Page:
Summers in Texas can be scorching, but there is a simple remedy: Plant more trees!
Why are shade trees important?
Shade trees not only give you a spot to cool off during the Texas heat, but they have many other benefits. They can protect the integrity of your home and improve the environment, just to name a few. Strategically placing the following trees in your yard can help:
- Protect paint
- Cool down the internal temperature of your home, which helps save on energy bills.
- Transform your yard and beautifully mark the seasons
- Add value to your property
- Absorb carbon dioxide and emit oxygen. The average tree can clean up to 330 pounds of carbon dioxide annually while emitting enough oxygen for a whole family.
- Absorb odors and pollutant gases (nitrogen oxides, ammonia, sulfur dioxide and ozone) and filter particulates out of the air by trapping them on their leaves and bark.
Our favorite Medium to Large Texas-Tough Trees to Provide Relief from Texas Heat:
Cedar Elm is a medium to large sized tree that forms into an oval-rounded covering. The tree can grow as tall as 70 feet high and 60 feet wide. The tree produces dark green leaves that change color and fall in late winter. The tree also produces a small fruit called Samara. This tree is perfect for the summer months because it is highly drought tolerant.
Shumard Red Oak
This beautiful red-leafed tree will not only provide you with shade, but also with a gorgeous view. It can grow as tall as 115 feet and 59 feet wide. The large leaves change from dark green to a brown and reddish hue in the fall. Sometimes the leaves will also have a tint of yellow, giving its overall appearance the look of a sunset. The tree grows an open canopy with thick branches that support it. Hang a hammock or have a picnic in the massive shade this tree will produce.
The small leafed tree has a unique, exfoliating "lace" pattern bark, which gives it an unmistakable presence. The bark peels off in a puzzle pattern, which reveals beautiful patterns of multiple underlying colors: gray, green, brown and orange. It can grow up to 40' to 50' tall and 35' to 45' wide, making a large shaded area for your yard. This tree can handle harsh conditions, including poor quality soils and harsh winds. During the fall months, Lacebark Elm tree leaves bloom an attractive fall golden color that adds a terrific addition to any landscape.
Reaching 40 to 60 feet in height with a 60 to 100 foot spread, Live Oak is one of the broadest spreading of the Oaks. It's low hanging or weeping branches provide large areas of deep, inviting shade. Why is it called live oak? This tree stays green throughout the entire year! It can create the perfect romantic spot to nestle up to during a hot summer and enjoy some iced tea. It is a fairly slow-growing tree, and be sure to give it plenty of room since the trunk can grow to more than six feet in diameter.
Monterrey Oak (Mexican White Oak)
If you are looking for a medium oak tree that is tolerant to Oak Wilt (a fungal disease that makes the foliage wilt and eventually kills the tree), then look no further than the Monterrey Oak. This tree can grow up to 45' into a perfect triangle-shaped canopy that's up to 35' wide. It thrives on extra sunlight, which is why it is perfect for Texas summer months. The leaves are a bright and shiny green and transform to a soft shade of yellow in the fall.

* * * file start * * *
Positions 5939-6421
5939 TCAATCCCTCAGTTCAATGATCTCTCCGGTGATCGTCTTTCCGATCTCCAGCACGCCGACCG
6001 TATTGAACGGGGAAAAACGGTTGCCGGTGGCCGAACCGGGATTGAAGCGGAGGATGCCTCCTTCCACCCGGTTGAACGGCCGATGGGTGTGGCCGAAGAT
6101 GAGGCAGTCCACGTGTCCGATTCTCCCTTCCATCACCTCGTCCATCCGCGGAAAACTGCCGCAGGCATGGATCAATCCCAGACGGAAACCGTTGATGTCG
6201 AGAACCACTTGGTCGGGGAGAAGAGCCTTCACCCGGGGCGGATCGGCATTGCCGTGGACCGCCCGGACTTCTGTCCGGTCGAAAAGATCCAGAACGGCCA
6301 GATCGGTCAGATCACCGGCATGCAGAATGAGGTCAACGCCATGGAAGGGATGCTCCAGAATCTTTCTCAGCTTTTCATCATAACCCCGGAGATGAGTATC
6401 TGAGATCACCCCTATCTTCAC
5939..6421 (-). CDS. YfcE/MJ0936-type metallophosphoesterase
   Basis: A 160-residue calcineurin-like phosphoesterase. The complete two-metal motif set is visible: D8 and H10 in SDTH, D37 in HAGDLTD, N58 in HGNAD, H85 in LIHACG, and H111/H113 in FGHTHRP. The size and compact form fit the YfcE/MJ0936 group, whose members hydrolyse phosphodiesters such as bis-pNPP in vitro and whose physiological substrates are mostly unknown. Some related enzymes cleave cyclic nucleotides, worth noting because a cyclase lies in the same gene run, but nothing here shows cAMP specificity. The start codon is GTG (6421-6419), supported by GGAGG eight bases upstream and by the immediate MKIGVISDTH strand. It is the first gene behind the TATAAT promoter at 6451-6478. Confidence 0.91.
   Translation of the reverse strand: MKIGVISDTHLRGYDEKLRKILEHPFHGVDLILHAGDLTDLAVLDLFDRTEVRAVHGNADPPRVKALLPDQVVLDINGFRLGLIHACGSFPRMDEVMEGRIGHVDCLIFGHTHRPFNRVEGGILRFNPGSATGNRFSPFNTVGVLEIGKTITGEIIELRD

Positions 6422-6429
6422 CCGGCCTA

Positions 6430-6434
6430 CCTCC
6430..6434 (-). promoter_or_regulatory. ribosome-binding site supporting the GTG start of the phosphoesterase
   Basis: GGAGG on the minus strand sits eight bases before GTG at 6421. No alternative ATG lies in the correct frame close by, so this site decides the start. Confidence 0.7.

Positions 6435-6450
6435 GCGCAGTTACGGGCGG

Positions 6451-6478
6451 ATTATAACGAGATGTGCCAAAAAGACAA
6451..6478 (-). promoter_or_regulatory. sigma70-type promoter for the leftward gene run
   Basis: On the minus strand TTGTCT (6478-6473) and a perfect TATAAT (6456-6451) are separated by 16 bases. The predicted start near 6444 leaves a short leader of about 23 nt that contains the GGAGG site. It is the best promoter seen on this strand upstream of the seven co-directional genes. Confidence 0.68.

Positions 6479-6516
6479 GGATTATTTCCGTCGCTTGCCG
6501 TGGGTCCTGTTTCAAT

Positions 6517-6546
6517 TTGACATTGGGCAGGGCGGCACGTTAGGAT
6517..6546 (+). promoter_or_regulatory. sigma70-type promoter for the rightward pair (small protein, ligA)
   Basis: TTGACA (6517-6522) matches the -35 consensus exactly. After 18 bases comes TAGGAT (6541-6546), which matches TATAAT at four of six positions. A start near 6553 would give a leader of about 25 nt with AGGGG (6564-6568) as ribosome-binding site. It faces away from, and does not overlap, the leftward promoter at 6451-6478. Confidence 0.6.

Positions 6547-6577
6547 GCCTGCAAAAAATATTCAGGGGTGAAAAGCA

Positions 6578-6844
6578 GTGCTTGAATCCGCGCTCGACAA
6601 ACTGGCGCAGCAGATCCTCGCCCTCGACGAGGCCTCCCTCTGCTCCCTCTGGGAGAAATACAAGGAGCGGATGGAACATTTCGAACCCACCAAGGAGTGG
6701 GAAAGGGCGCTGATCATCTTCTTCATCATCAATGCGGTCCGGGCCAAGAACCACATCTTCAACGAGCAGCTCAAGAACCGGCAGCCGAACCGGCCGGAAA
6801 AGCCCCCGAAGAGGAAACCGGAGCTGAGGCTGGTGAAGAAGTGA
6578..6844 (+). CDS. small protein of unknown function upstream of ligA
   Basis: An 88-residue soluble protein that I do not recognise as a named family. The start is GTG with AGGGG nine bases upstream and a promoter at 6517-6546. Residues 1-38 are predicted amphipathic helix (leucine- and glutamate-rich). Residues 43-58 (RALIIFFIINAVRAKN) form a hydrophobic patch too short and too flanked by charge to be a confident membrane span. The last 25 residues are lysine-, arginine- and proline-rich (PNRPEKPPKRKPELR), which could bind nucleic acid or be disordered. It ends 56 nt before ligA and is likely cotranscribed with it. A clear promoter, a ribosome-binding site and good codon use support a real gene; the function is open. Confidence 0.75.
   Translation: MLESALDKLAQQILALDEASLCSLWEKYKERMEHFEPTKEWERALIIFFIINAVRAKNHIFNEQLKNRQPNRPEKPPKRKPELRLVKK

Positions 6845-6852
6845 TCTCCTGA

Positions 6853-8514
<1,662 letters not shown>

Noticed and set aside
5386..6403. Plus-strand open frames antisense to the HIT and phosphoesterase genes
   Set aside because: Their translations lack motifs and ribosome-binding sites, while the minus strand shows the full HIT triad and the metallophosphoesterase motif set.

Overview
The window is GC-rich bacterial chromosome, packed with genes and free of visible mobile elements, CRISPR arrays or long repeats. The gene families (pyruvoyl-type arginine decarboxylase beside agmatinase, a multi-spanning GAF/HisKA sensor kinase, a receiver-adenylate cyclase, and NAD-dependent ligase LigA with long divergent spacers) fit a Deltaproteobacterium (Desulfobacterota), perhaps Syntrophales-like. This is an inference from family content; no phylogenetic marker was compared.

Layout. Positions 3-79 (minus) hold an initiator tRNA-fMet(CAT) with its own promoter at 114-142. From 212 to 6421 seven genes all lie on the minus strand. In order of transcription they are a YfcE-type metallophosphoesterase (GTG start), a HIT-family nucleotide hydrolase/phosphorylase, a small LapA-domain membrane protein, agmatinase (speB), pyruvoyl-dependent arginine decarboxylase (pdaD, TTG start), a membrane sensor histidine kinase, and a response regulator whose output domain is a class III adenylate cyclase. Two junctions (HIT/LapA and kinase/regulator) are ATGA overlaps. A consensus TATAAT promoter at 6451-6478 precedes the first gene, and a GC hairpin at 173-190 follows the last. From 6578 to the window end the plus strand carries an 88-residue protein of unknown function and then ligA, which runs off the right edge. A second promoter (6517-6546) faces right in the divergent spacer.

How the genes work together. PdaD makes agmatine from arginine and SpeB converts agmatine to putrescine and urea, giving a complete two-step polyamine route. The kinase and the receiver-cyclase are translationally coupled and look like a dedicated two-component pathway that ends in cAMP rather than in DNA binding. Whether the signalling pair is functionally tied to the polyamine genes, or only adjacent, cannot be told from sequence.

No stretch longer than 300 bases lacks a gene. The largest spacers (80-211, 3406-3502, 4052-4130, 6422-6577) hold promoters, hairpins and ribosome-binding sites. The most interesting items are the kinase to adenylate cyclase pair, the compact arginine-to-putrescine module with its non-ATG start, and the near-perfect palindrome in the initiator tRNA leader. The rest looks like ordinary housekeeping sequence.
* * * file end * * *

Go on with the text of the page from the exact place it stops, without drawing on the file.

Here are some small to medium Shade Tree suggestions for smaller sized yards:
Here at Living Expression Landscapes we just love the Crape Myrtle trees. Crepe myrtles range in size from dwarf selections that grow less than 3 feet tall to several that reach upwards of 30' high and 15'-20'wide. There are good reasons why this tree is so popular: they love the hot sun and grow great in Houston’s climate and clay-type soil, the bloom cycles of beautiful red-pink flowers are exceptionally long (from early spring all the way into the fall), and this small-medium size tree fits well anywhere.
This is a fast-growing native maple is beautiful and tolerant of our southeast Texas soils. This variety makes an excellent shade tree and puts on vibrant autumn color if cool temperatures hit at just the right time of year. Drummond maples can be grown in a full sun exposure or tolerate some shade from adjacent buildings or larger trees. They can get fairly tall, with many reaching 60-70 feet at maturity.
This native Texas tree is drought-tolerant and not that picky about soil. This small tree, or multi-trunk shrub, achieves heights up to 20' at maturity. The foliage is round and a glossy dark green that turns yellow in fall, smothers its bare branches in rosy purple-pink flowers in February/early March, and flat reddish beans in late summer.
Deciduous Holly (Possumhaw)
This 8' - 20' Texas Superstar is an outstanding small native tree which is very low maintenance. It's tolerant of most soils, seasonal poor drainage, heat and drought. The Deciduous Holly has a loosely rounded form with horizontal and ascending branches reaching up to 6' wide. It produces nice white spring flowers then drops its leaves in fall to reveal showy red or orange berries (on female plants) that remain throughout the winter. It accepts shade, but fruits best with part-shade to sun and a male pollinator. If you garden for birds, then the Deciduous Holly (aka Passumhaw) attracts songbirds.